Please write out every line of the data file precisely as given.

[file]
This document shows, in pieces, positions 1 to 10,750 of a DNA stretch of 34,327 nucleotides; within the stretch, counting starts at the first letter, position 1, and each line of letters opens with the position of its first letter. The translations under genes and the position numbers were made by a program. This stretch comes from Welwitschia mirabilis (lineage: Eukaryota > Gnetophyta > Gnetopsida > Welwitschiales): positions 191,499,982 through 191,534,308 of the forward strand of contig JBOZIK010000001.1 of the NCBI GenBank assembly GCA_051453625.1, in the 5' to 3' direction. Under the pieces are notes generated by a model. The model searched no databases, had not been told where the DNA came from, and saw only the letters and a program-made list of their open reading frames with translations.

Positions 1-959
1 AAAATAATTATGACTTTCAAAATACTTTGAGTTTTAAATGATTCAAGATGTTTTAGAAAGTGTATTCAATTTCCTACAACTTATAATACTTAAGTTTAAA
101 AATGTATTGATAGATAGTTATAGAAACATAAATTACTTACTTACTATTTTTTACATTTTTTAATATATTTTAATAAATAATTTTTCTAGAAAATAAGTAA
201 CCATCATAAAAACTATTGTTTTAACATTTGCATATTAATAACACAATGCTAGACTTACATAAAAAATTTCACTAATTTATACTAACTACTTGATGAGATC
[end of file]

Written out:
This document shows, in pieces, positions 1 to 10,750 of a DNA stretch of 34,327 nucleotides; within the stretch, counting starts at the first letter, position 1, and each line of letters opens with the position of its first letter. The translations under genes and the position numbers were made by a program. This stretch comes from Welwitschia mirabilis (lineage: Eukaryota > Gnetophyta > Gnetopsida > Welwitschiales): positions 191,499,982 through 191,534,308 of the forward strand of contig JBOZIK010000001.1 of the NCBI GenBank assembly GCA_051453625.1, in the 5' to 3' direction. Under the pieces are notes generated by a model. The model searched no databases, had not been told where the DNA came from, and saw only the letters and a program-made list of their open reading frames with translations.

Positions 1-959
1 AAAATAATTATGACTTTCAAAATACTTTGAGTTTTAAATGATTCAAGATGTTTTAGAAAGTGTATTCAATTTCCTACAACTTATAATACTTAAGTTTAAA
101 AATGTATTGATAGATAGTTATAGAAACATAAATTACTTACTTACTATTTTTTACATTTTTTAATATATTTTAATAAATAATTTTTCTAGAAAATAAGTAA
201 CCATCATAAAAACTATTGTTTTAACATTTGCATATTAATAACACAATGCTAGACTTACATAAAAAATTTCACTAATTTATACTAACTACTTGATGAGATC